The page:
Last month, I joined a book club. I confess it’s a small one, perhaps too small to refer to as a club, as we are only two members, and one of us is soundly dead. Mind you, this deceased member – the club’s founder, in fact – was alive and breathing when he first extended an invitation to me, his son – an invitation I declined at the time but have now, some thirty years late, accepted with reverence. So begins the Dead Man’s Book Club.
Human memory is a strange, fickle thing. Most of us struggle to retain the memories we find most useful while unwittingly squandering precious brain capacity on seemingly pointless memories. One of my pointless memories is the image of a book – a thick, ponderous piece of work, dressed in hardcover and a worn paper jacket.
When I was a kid, this book made temporary home out of an end table in our living room for what seemed like a year. Likely, it was little more than a month it rested there, but as I say, human memory is a funny thing, and in a palpable way, my mind sees The Talisman still fixed there upon the same table – a benevolent specter, unseen by the home’s current occupants.
My dad relished the task of traversing the book’s nearly seven-hundred pages. Repeatedly, he challenged me to tackle the read myself, but I never seriously considered it. Now having finally partaken, I think it’s better I waited. Parts are intense and scary for a younger reader, and more importantly, I could not have appreciated the profundity of the story as I do now.
It’s a shame Dad did not live long enough for me to grow sufficient attention span and mental fortitude for us to discuss the book together in person, but here again I fall back on the strange nature of memory; for in my memory, I see him now as I did then, hefting the gigantic tome before him, citing his appreciation for the great Stephen King’s writing style – his way of weaving intricate tales and creating characters so vivid you fall in love with them, just so he can unexpectedly kill them off. I can see him saying these things and so much more. I can see myself, now having savored the tale myself, responding back to him.
“Thanks for recommending The Talisman, Dad. You were right. It’s good,” I say.
“What am I to say? You should have listened to me and read it thirty years ago!” Dad says.
“Nah, I think it’s better I waited. Now that I’m grown up, we can discuss it rightly, as men.”
“Okay, then. Let’s get to it. Favorite character and why?” he asks.
“Oh, that’s easy. Or should I say it’s ‘axiomatic’?”
“Ha! ‘Axiomatic’ Isn’t that a great word?”
“Yeah, Dad, great word. Nobody can inject new life into old words like Stephen King. Anyway, my favorite character’s gotta be Wolf.”
“Hard not to like Wolf,” Dad says, “The way he gives his life to save Jack. You notice the parallel to Christ?”
“Geez, Dad. Leave it to you to make a Gospel comparison out of a Stephen King book. You used to do the same thing with Led Zeppelin lyrics for God’s sake.”
“You think I’m wrong?” he asks.
“I don’t know,” I say. “You’re probably right.”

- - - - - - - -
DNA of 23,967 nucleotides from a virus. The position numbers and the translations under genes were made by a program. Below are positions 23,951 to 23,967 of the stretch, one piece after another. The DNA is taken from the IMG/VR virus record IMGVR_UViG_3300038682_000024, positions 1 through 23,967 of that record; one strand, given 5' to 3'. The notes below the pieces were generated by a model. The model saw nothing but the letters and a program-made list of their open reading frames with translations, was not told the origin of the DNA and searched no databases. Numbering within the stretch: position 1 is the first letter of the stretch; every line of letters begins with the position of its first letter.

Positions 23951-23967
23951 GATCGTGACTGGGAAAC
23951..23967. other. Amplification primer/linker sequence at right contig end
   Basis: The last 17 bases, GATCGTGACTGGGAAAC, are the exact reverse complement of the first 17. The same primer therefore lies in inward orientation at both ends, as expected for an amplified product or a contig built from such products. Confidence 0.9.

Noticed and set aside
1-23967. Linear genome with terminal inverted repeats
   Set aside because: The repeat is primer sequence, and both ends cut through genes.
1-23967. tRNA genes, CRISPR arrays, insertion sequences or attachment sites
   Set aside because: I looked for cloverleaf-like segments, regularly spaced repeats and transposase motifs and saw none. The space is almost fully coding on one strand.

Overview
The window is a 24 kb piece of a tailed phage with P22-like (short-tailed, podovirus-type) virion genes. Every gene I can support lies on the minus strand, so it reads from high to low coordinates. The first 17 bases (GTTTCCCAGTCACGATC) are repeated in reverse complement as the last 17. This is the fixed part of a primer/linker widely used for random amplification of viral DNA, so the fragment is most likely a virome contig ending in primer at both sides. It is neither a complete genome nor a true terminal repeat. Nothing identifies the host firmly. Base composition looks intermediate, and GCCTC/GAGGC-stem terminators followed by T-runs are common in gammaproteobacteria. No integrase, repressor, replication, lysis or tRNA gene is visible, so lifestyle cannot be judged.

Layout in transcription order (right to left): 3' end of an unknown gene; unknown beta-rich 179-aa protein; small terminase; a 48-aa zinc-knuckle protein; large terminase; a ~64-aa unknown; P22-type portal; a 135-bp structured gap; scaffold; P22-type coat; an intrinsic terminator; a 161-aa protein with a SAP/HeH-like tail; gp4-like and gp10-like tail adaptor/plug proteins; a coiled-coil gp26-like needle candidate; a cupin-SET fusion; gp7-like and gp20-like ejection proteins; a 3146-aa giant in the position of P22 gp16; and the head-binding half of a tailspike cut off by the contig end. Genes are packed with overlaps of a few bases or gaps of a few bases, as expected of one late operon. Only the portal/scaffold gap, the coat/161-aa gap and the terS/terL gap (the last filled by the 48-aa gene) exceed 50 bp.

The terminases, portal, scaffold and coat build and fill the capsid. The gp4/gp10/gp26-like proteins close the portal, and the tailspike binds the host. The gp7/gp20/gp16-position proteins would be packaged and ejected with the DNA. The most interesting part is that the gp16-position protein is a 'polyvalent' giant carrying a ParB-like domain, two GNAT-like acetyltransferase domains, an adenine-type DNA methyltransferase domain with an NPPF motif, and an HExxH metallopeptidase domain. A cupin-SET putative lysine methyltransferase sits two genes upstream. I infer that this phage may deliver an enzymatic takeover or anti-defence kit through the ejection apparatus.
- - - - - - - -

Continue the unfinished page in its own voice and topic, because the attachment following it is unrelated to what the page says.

“Good,” he says, grinning. “So what do think is the point of the story?”
“Hmmm,” I look up and wrinkle my forehead in thought. “I think the story is about learning, the way a person grows as he learns.”
“And the way things that once seemed impossible later become possible,” he adds.
“Right!” I say. “Like when Jack finally understands all the magic he’ll ever need is inside of him, and he stares into the empty face of that killer demon in the suit of armor and says–”
“‘Get thee off the skin of this world!'” Dad interrupts, his smile glowing.
“Right. ‘Get thee off the skin of this world’,” I say, sharing his smile.
“I think you get the story,” he says. “You’ve really grown up, kiddo.”
“I guess I have, haven’t I?”
“Sure have,” says Dad, his voice sobering. “We oughta do this again.”
“Yeah, we should do it again,” I say, and I want to say something more, but I’m embarrassed. Evidently, Dad senses this.
“What’s on your mind, kiddo?” he asks.
“You know, I write stories now, too.” I say, shyly.
“You always have,” he says.
“Not like I used to,” I say. “Not little stories about kids who accidentally lock themselves in the fridge and blow themselves free with a shaken can of root beer. I mean big stories. I mean the make you think sorta stories. Kinda like…”
“Like The Talisman,” he finishes for me.
“Yeah,” I say. “but it’s just all so crazy.”
“Crazy because regular guys like me don’t write stories. It’s not normal.”
“Maybe you didn’t learn Jack’s lesson from The Talisman after all,” he says. “Remember? All the magic he ever needed was where?”
“Inside him,” I say.
“Inside him. Who else is going to write that big, make people think story if you don’t?” he asks.
“Right. So get to it, then. ‘Right here and now’,” he says, quoting Wolf’s favorite mantra from The Talisman, chuckling as he does so.
“‘Right here and now??'” I respond in a growling voice, which I imagine sounds like Wolf’s might sound.
Dad chuckles. “I love ya, kiddo. ‘Right here and now’.”
Meeting One of the Dead Man’s Book Club, adjourned.
Until next time.